by Tim Jackson, a writer & sales expert with the Freedomsat team
The buzz phrase of the moment within the digital communications world is ’4G’ and in particular the 2013 UK rollout of the service is being hailed as the saviour of rural broadband. Boris Johnson, Mayor of London, hailed a claim that 4G will be the greatest network of its type in the world. But is this really the case? With reports of expensive tariffs and less data compared to cost, is 4G really going to be the only option for those choosing to live in the countryside? Let’s take a look at the alternatives …
Rural fibre optic broadband
The British government’s target set at the tail end of 2012 to deploy an efficient rural broadband looks to be floundering.
UK Broadband minister, Ed Vaizey, confessed that 2015′s target is ‘challenging’. Vaizey went on to state that Broadband Delivery UK (BDK) funds keep resetting the clock and in the end the dragging of heels has become frustrating.
Due to these hold-ups, rural residents still have to look at alternative broadband services such as 4G and satellite internet in assistance with broadband hook-ups.
By the end of 2013, it’s been promised that a total of 98 per cent of the UK will be able to receive the fast broadband speeds of 4G technology.
Although 2 per cent sounds like a small number, that’s still a big number in terms of population.
According to the 2011 census the UK population was 63,181,775 – 2 per cent of that is still 1,263,635 people! 1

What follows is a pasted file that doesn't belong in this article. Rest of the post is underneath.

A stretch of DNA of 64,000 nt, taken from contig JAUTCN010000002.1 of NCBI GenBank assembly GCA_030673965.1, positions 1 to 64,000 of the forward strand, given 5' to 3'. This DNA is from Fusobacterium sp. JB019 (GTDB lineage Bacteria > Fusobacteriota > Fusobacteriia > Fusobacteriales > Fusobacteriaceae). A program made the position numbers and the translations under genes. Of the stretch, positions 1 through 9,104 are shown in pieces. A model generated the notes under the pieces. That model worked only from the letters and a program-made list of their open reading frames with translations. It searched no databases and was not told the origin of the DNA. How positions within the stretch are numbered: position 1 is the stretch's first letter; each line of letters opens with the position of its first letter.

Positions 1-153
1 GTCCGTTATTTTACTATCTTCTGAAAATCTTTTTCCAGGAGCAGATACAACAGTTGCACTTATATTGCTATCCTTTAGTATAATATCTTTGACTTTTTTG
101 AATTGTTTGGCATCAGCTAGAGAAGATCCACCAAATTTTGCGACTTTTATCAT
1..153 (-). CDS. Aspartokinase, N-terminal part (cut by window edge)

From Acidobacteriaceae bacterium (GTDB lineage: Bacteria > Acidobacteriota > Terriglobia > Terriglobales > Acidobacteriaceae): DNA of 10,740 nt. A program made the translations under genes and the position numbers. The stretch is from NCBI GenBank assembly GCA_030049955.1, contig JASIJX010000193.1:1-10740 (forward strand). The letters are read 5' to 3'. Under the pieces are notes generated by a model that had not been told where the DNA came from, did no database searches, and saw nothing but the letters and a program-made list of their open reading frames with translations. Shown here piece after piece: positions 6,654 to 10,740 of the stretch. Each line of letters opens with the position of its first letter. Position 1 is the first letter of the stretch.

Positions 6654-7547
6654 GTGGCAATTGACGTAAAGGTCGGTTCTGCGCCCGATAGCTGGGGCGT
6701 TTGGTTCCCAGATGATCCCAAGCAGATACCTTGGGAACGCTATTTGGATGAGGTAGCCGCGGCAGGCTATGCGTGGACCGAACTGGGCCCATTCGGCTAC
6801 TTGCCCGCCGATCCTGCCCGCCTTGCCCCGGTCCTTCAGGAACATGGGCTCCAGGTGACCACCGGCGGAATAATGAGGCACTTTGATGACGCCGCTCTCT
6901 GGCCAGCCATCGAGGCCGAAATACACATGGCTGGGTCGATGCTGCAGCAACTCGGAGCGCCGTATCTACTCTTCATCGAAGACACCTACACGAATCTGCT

Satellite internet features 100 per cent coverage meaning there are no black spots.
Currently, the 4G network is being heavily favoured towards cities and towns too.
The big bucks in 4G come from populated and tourist-heavy areas where people are looking to get online away from their home computer.
You only need to look at the 4G spots rolled out thus far to see this. 4G is still being pushed towards city slickers and Big Smoke residents whilst rural dwellers are languishing in the depths of slow dial up mode.
Being able to access the internet while on the move and in any location is a necessity nowadays and even though the 4G rollout is indeed happening fast, it’s still way too slow for countryside residents.
Cost versus delivery
Although 4G is an efficient way of connecting to the internet, it still has a hefty price tag attached which remains out of some people’s budgets whereas satellite internet packages such as Bentley Walker’s Tooway have increased their efficiency and decreased costs making it a more attractive option.
Bentley Walker’s Tooway Large package of 20 MB per month over 24 months totals at £882, whereas the best 4G package on the market at present of 20 MB per month comes in at a massive £1,464. [March 2013 prices]
That’s over £26 cheaper per month, with a total saving of over £582 in two years.
Furthermore, for an extra £10 per month users can upgrade to the Tooway X Large package and get a 30 MB per month allowance, still saving a £396 over 2 years.
Still to come
The UK 4G network definitely shows signs of promise and no doubt in time will become more efficient and cost effective.
However, at present the pounds and pence just don’t add up for everyone.
Satellite internet still has its place amongst the rural community as in difficult connectivity areas it’s another and more affordable option, particularly where price is more important than access on the move.
Tim Jackson is a key member of the Freedomsat sales team at Bentley Walker which provides satellite internet to those living, working, and serving in the Middle East.
1. Granted rural areas are less densely populated so this number is most likely going to be less in terms of the 2 per cent, but it gives you an idea of potential scale.